Sam Brooks’ take on two NZ International Comedy Festival shows that debuted in Auckland over the weekend: Ubiquitous funnyman Guy Williams and Wellington newcomer and 2016 RAW Comedy Quest winner Lucy Roche.
Lucy Roche: Dollars and Sex
One of the highlights of Last Laughs last year was watching an audience of eight hundred people react to RAW Comedy winner Lucy Roche doing a set and trying to figure out what the hell was going on. Is she making this up? Is she for real? Is this a character?
At the start of her hour, Lucy Roche makes it clear that she is for real. She is a sex worker. She does not fit into the prescribed narrative the audience might have for sex workers. Roche spends the next hour riffing on this, with a persona that recalls the cute-abrasive stylings of Sarah Silverman and Lou Sanders.
Roche has some gems in her hour, and the kernels of some truly great jokes as well, but she tends to run over her punchlines as a performer and the connecting material isn’t there. There’s a limit to how much mileage a performer can get out of the cute-abrasive thing, for the first fifteen minutes the persona provides enough laughs to keep the audience engaged and enthused, but beyond that the jokes aren’t hitting hard enough and the set deflates. By the end of the set, Roche shrugs herself offstage, and the audience feels much the same way.
Roche has huge potential, what her hour shows is that there’s a lot of material not only to be taken from her life, but from her particular take on her life. Comedy hasn’t seen someone like Lucy Roche, and there’s the seeds of something here that make me want to see what she does next year.
You can book tickets to Lucy Roche in Wellington here.
Guy Williams: Why Am I Like This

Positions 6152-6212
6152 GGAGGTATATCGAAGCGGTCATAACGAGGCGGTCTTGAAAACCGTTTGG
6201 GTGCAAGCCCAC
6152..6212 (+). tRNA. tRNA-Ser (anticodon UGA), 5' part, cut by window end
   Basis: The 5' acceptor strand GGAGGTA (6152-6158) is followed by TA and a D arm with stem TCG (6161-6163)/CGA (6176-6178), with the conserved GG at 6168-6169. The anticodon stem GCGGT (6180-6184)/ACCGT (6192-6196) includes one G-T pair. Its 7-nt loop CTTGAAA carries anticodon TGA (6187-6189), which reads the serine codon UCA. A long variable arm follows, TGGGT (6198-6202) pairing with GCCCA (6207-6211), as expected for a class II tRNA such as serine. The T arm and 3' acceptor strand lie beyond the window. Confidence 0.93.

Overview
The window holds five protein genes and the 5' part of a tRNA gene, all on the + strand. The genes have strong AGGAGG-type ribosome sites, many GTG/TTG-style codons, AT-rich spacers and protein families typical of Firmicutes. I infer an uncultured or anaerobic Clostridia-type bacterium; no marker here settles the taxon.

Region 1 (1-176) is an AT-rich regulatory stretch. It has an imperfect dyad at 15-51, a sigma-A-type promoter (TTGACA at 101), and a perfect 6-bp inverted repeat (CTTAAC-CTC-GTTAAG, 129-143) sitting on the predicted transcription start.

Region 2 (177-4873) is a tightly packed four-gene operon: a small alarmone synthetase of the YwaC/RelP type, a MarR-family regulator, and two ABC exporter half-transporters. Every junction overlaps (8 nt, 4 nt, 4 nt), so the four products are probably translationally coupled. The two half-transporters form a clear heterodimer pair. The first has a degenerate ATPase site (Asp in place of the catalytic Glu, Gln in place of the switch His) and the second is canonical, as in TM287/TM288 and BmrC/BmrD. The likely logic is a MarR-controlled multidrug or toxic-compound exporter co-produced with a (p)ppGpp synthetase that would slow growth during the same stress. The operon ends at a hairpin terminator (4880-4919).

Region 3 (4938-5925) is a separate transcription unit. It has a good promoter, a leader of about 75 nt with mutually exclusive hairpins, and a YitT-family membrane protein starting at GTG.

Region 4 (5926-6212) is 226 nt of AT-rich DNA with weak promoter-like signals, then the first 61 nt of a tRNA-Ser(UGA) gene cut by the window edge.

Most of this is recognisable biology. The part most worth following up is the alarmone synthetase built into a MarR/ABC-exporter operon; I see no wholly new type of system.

In 2017, people are probably most familiar with Guy Williams as a personality than as a stand-up. You’ve heard him on the Edge. You’ve seen him on Jono and Ben. He pops up here and there. It can be easy to forget that he’s a Billy T-award winning comedian, and that he’s bloody good at it.
I’ve somehow never seen Guy Williams do an hour of stand-up, usually his hours sell out pretty immediately, but he brings the loud charm that he has onscreen to his stand-up. He comes out onstage to an obscure Bollywood song, he breaks a few instruments and then starts in.
What’s most incredible and amazing about Williams is his rapport with the audience. This is a sell-out crowd who wants to see that loud guy from TV talk for an hour, and Williams takes a genuine glee from bringing the audience into a persona that is subtly, and noticeably, different from that one. It’s the kind of glee that you might expect to be missing from a performer as experienced as Williams is, and it’s endlessly appealing to see that it isn’t missing.
When it comes to someone like Williams, it’s hard to talk about the stand-up. It’s great. He’s been doing this for ages, and touring this particular show around the country for a while. At this point, he knows how to write a joke, how to tell a story, and carry a punchline home. He starts his material off fairly absurd and observational, getting everybody onboard before he hits with the political stuff. This is a great hour of comedy.
You can book tickets to Guy Williams: Why Am I Like This here.
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